UW-Madison professor explains disparities in American history education
MADISON, Wis.– During the past weeks of protesting, several speakers pointed out that textbooks often skip over key events in the telling of American history, most events having to do with critical moments in Black history.
As a professor of Black history at the University of Wisconsin-Madison, Christy Clark-Pujara said she sees the disparities told in history from the students in her classes.
“They come in with a lot of fairy-tale,” Clark-Pujara said. “The vast majority of them have no idea how central and important race-based slavery was to the economic stability of the colonies, nor do they have an understanding of the centrality of slavery and the founding of the nation.”
Clark-Pujara explained the curriculum is a one-sided telling of American history that begins as a young student, adding that a simple example is the way the Constitution is taught.
“The vast majority of my students have never heard of the Constitution as a pro-slavery document, even though there are very clear cut ties to slavery,” Clark-Pujara said. “I spend a lot of time explaining that to them, that it wasn’t just a freedom document, it wasn’t just a slavery document. It was both.”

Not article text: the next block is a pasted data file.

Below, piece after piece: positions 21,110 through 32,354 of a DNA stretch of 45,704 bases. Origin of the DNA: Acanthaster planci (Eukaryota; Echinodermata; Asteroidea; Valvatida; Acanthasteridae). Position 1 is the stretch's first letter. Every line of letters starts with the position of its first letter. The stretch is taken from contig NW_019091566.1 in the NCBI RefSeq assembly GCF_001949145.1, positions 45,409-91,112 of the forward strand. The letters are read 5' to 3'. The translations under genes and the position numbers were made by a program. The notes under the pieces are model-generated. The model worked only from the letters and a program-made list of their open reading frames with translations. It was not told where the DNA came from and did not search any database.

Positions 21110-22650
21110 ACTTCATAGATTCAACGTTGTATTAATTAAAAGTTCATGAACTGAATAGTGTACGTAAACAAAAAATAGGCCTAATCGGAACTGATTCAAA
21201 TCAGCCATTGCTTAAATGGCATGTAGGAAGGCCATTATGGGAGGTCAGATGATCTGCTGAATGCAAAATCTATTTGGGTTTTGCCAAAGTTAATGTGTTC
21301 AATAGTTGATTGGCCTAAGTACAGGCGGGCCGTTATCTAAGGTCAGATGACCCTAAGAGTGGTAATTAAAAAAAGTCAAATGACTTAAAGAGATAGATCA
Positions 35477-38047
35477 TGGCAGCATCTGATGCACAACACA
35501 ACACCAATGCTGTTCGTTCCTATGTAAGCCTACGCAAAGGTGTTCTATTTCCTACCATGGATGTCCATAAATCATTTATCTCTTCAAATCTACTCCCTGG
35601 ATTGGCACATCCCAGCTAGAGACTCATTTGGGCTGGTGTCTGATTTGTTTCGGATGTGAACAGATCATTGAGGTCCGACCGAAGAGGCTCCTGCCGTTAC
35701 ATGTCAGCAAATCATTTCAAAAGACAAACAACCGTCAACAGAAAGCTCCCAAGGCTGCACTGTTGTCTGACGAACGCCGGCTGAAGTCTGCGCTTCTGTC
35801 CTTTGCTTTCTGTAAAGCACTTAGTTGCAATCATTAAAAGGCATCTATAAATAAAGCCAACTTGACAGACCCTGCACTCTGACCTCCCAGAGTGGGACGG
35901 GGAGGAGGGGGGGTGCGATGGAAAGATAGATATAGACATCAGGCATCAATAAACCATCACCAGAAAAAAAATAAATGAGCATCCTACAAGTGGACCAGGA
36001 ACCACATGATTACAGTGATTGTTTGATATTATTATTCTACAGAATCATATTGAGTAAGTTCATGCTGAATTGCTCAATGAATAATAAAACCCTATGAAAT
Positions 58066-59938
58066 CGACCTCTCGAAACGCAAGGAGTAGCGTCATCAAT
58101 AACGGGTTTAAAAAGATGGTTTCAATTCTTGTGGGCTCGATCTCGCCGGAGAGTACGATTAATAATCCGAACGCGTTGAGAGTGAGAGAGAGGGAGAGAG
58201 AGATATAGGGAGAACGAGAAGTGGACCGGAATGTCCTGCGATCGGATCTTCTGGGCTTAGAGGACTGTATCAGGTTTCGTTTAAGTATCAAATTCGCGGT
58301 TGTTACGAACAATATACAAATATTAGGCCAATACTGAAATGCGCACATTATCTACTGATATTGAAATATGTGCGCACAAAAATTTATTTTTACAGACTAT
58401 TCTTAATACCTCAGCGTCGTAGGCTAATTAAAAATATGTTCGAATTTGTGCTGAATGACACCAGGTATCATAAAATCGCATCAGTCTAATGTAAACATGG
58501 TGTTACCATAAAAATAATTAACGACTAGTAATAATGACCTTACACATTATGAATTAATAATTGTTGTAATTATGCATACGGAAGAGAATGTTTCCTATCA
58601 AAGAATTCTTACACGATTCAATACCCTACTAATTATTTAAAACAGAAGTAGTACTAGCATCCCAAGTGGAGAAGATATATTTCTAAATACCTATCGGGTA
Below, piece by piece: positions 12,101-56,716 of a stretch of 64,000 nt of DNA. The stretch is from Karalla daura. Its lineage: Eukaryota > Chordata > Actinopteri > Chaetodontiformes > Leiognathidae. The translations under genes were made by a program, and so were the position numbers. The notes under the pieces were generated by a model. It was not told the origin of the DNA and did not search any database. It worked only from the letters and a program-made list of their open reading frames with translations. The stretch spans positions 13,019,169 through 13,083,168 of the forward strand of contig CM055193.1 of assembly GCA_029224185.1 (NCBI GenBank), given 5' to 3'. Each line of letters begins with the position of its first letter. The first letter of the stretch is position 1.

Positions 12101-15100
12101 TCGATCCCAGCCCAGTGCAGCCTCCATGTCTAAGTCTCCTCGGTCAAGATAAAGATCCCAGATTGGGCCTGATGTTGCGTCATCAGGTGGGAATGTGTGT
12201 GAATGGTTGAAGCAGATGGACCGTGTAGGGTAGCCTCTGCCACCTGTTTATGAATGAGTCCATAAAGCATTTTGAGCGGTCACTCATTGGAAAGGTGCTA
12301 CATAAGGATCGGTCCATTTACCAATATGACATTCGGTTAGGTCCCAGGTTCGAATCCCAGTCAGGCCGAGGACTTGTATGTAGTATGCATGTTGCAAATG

Not understanding all perspectives of history contributes to racism in the Unites States, according to Clark-Pujara.
“You don’t understand systemic racism. You don’t understand institutional racism. You think that those are just liberal buzz words to get people up in arms, and they’re not rooted in something real and tangible,” Clark-Pujara said.
For real change, Clark-Pujara said the true telling of American history needs to begin in kindergarten.
“It’s never too early to start, and I know some people want to push back because they say, ‘Oh well, kids that age can’t digest some of the horrors that are a part of American history,'” Clark-Pujara said. “Well, we are fine with telling our young children all about the Holocaust. Why are Americans so fine with telling children about the Holocaust? Because Americans get to be the heroes.”
Clark-Pujara said adults need to push for public conversation and funded policy changes.
“To really care about freedom, liberty and justice, we have to tell the good with the bad, the ugly with the pretty, and understand that criticism of the United States is a patriotic act in and of itself,” Clark-Pujara said.
Clark-Pujara said a good way to start is by picking up some books that share the history of Black people in America.
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